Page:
Jane refused Guildford’s request to meet one last time as she felt it would cause less ‘misery and pain’ if they waited to ‘meet shortly elsewhere, and live bound by indissoluble ties.’
On 12 February 1554, at around ten in the morning, Guildford was taken to Tower Hill, where a crowd was waiting to watch him lose his head. From her window, Lady Jane saw his headless body being carried back to the chapel, and is said to have exclaimed: ‘Oh, Guildford, Guildford!’
The Last Moments of Lady Jane Grey, Hendrik Jacobus Scholten, © Historic Royal Palaces
As a woman of high-status Jane was granted a private execution within the Tower grounds an hour later. Dressed in black, the young woman remained calm as she walked to the scaffold on Tower Green.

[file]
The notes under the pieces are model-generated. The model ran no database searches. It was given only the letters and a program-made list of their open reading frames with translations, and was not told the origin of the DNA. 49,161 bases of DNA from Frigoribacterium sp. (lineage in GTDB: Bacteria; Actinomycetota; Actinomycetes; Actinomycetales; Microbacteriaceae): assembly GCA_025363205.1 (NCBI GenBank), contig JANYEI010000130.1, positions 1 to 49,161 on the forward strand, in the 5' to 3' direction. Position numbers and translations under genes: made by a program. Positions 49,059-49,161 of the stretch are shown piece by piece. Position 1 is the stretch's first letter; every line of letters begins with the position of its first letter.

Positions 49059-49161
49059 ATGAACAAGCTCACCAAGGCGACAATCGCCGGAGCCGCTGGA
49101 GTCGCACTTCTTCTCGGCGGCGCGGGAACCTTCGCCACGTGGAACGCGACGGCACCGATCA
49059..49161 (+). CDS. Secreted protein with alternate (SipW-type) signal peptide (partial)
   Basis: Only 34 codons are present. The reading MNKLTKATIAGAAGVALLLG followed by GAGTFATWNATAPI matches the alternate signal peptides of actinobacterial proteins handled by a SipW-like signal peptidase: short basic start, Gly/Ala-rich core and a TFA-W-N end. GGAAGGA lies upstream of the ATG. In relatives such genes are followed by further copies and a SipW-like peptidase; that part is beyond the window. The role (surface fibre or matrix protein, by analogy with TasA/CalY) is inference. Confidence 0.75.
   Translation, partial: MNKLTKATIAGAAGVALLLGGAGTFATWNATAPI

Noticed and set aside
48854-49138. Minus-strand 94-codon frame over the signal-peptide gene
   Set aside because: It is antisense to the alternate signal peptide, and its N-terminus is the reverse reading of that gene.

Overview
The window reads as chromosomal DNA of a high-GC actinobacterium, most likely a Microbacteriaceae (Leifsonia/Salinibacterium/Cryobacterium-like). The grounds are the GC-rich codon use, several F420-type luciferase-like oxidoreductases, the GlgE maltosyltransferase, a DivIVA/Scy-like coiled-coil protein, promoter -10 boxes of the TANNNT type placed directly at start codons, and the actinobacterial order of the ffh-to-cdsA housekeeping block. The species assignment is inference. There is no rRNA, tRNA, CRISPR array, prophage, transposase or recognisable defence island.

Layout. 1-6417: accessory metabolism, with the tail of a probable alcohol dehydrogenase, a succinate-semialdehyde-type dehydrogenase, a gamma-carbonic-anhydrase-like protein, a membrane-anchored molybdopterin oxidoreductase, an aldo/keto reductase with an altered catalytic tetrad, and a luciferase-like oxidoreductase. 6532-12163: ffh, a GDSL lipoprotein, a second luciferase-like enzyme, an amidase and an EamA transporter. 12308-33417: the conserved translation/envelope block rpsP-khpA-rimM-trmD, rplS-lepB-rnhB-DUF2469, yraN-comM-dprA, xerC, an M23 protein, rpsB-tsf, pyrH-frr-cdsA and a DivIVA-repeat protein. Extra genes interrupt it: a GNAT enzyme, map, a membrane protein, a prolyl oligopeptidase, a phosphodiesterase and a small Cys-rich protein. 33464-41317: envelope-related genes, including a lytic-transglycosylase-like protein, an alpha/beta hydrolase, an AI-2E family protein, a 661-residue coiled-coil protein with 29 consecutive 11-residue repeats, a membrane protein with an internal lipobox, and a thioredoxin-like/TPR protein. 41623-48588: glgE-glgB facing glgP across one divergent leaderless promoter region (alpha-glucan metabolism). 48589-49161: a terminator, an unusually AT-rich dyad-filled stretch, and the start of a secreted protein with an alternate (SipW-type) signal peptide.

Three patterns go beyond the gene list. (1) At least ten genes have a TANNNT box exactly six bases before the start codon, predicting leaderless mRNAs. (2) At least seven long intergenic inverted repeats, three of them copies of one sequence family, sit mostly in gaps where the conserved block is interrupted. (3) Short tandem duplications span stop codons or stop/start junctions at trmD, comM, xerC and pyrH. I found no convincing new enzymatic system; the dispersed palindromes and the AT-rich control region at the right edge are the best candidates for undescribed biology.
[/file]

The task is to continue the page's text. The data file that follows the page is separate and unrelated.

Her final words were dignified, among them: ‘Good people, I am come hither to die, and by a law I am condemned to the same; the fact indeed against the Queen’s Highness was unlawful and the consenting thereunto by me…I do wash my hands thereof in innocency before the face of God and the face of you good Christian people this day.’
The Death of Lady Jane Gray by Valentine Green c1786, © Historic Royal Palaces
She then read the Psalm 51 in her prayer book, gave her gloves and handkerchief to one of her ladies, the prayer book to the Lieutenant of the Tower, her gown, headdress and collar to her ladies.
Jane then asked the executioner to ‘despatch her quickly’ and tied a blindfold around her eyes. But as she groped blindly for the block, panic overcame her and she cried ‘What shall I do? Where is it?’
Someone stepped in to help, and Jane laid her head on the block. As she spoke her last words: ‘Lord, into thy hands I commend my spirit’, the axe fell. Jane was just 17 years old.
Lady Jane Grey was buried beneath the altar of the Tower’s Chapel Royal of St Peter ad Vincula.